T&R – A primer

Update II: The Optimistic Pessimist weighs in and takes a look at what he could find out about the GTCR groups’ finances and concludes with this observation for the Commission.. er, the Project, uh – whomever…:

I wouldn’t say you have been untruthful, but you haven’t been as forthcoming as you need to be. If you want the endorsement of the people in Greensboro, “truth” and “transparency” would go a long way in achieving that goal.”


Update: Chewie and Mr. Sun are getting re-acquainted in the comments below – read them.


Allen JohnsonFor a few brief, shameful minutes Tuesday night, City Council member Florence Gatten seemed to be auditioning for a county commissioner’s seat….”  Allen’s N&R column echoes many of the same sentiments and impressions I took from Tuesday night’s City Council vote to “oppose the Truth and Reconciliation program” (that’s how Councilman Perkins worded the motion fifteen minutes and ten seconds into the Council’s discussion).

Robbie Perkins is a knowledgable and articulate (albeit, white) guy, but he flubbed the motion on who he hoped the Council would vote to oppose.  Not one of our elected representatives corrected him.  Perhaps they are as confused as everyone else about who or what to support or oppose.  This confusion is understandable and needs to be cleared up.

There is no Truth & Reconciliation “program”. 

There is, however, the Greensboro Truth & Community Reconciliation Project (GTCRP).  Presumably, this is the organization that Perkins’ motion was supposed to oppose.

The work of the GTCRP was initiated by two Greensboro organizations: The Beloved Community Center (BCC), led by 1979 ‘Death to the Klan’ march organizer Rev. Nelson Johnson and the Greensboro Justice Fund (GJF) whose mission statement doesn’t exactly exude objectivity relative to the ‘Greensboro Massacre’ either. 

These two organizations apparently contacted the International Center for Transitional Justice (ICTJ) to lend considerable legitimacy to the GTCRP’s efforts.  This contact was probably made in an effort to thwart the predictable (and properly) locally held perception that, because of his proximity to the Nov. 3 events, any group led by Rev. Johnson couldn’t possibly find the truth on its own. The ICTJ has undertaken similar projects throughout the world and was instrumental in helping the local Project secure funding for the multi-year process of finding truth here in Greensboro.  This truth/fact finding is the first step toward obtaining some community reconciliation among all groups involved hereabouts.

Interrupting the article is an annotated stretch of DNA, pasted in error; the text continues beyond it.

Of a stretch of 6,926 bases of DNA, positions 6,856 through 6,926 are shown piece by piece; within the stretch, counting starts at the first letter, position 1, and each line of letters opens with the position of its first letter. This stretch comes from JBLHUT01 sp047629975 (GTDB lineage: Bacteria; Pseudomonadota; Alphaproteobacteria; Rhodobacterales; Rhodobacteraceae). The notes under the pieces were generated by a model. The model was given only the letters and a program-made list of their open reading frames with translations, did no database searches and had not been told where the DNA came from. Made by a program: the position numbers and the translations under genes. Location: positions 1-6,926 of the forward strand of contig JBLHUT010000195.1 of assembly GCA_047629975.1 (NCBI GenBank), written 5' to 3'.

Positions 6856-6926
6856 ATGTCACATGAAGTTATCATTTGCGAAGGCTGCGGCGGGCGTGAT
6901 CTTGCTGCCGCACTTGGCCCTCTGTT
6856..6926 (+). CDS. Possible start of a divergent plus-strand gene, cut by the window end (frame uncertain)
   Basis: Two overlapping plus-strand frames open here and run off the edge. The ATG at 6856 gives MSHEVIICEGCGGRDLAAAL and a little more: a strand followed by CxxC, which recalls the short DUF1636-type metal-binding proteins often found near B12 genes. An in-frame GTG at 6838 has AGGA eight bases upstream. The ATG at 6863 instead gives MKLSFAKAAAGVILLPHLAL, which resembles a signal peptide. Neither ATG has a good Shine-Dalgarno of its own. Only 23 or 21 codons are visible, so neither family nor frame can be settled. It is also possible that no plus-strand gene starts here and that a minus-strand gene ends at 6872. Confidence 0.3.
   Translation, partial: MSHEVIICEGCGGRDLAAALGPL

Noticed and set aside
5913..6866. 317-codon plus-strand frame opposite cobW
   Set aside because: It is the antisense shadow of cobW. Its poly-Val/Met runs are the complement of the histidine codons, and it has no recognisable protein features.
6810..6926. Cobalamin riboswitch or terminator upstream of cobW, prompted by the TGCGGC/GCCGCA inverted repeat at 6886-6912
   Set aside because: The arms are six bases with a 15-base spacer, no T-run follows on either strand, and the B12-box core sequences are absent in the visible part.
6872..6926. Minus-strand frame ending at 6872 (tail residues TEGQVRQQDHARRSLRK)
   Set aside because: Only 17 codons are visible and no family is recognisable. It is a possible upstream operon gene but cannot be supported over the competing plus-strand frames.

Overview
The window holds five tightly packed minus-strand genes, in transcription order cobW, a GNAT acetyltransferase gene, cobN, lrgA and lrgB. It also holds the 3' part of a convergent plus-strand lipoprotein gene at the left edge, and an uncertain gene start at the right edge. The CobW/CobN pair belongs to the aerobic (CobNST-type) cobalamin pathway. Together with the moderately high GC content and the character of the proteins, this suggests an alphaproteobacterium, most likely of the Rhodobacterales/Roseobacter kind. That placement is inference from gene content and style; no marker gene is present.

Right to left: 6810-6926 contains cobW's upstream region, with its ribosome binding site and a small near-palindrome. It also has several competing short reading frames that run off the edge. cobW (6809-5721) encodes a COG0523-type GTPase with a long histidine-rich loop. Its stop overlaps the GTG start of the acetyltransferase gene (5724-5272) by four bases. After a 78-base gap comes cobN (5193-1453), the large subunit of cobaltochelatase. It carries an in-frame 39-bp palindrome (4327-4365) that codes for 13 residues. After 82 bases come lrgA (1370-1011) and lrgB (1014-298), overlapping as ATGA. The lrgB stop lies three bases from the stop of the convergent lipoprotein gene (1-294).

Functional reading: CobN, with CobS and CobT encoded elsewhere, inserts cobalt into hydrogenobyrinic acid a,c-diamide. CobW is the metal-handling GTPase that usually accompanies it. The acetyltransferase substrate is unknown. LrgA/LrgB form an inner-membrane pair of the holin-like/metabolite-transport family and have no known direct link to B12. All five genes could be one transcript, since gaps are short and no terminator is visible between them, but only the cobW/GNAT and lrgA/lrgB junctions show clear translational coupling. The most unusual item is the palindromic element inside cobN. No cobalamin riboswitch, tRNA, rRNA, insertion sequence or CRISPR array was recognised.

Under the GTCRP’s banner is the Local Task Force (LTF) whose: “work includes garnering and broadening citizen, organizational and institutional support of the Project, establishing the process for selecting the Truth and Justice Commission, and providing leadership for implementation of the recommendations agreed to by the TRC report.”  It was members of the LTC who spoke before the City Council Tuesday night and received such rough treatment by Councilwoman Gatten.

And then we have the T&R Commission (GTRC) which is an independent body established to take in all of the information gathered (ed note: NOT by the LTF) and make some sense out of it.  They are then charged with compiling a final report and recommendations which will then be presented to the community and the world.  It is the endorsement of this final report for which the six white members of the City Council wanted to reserve their judgement.  The Commission’s weblog is here.

Critical to the work of the GTCRProject and the GTRCommission is transparency, clear communication and openness.  They could both do a much better job at all three.

Even though the GTRC’s Communication Director, Joya Wesley, does a fine job of answering all questions thrown her way their website is full of holes; holes that, if filled, could clear up a lot of mis-information and confusion about the process, their finances, where they are, and where they are headed.  As example, their frequently asked questions (FAQ) section lists lots of great questions but not a single word about finances (which was central to Gatten’s consternations Tuesday).  Many of the links they present to outside information that could easily inform the reader go nowhere.  The T&R Commission’s website has been under construction ever since I have been paying attention to its work.  It is barren of pertinent information on the subject.

We need all of the available information in one place.  By not providing an easily accessible and understandable one-stop repository of information, the various groups involved can expect more confusion about who is who, and what is what, and when it will all take place.  Greensboro can’t afford any more confusion as exemplified by Robbie Perkins’ motion Tuesday night.

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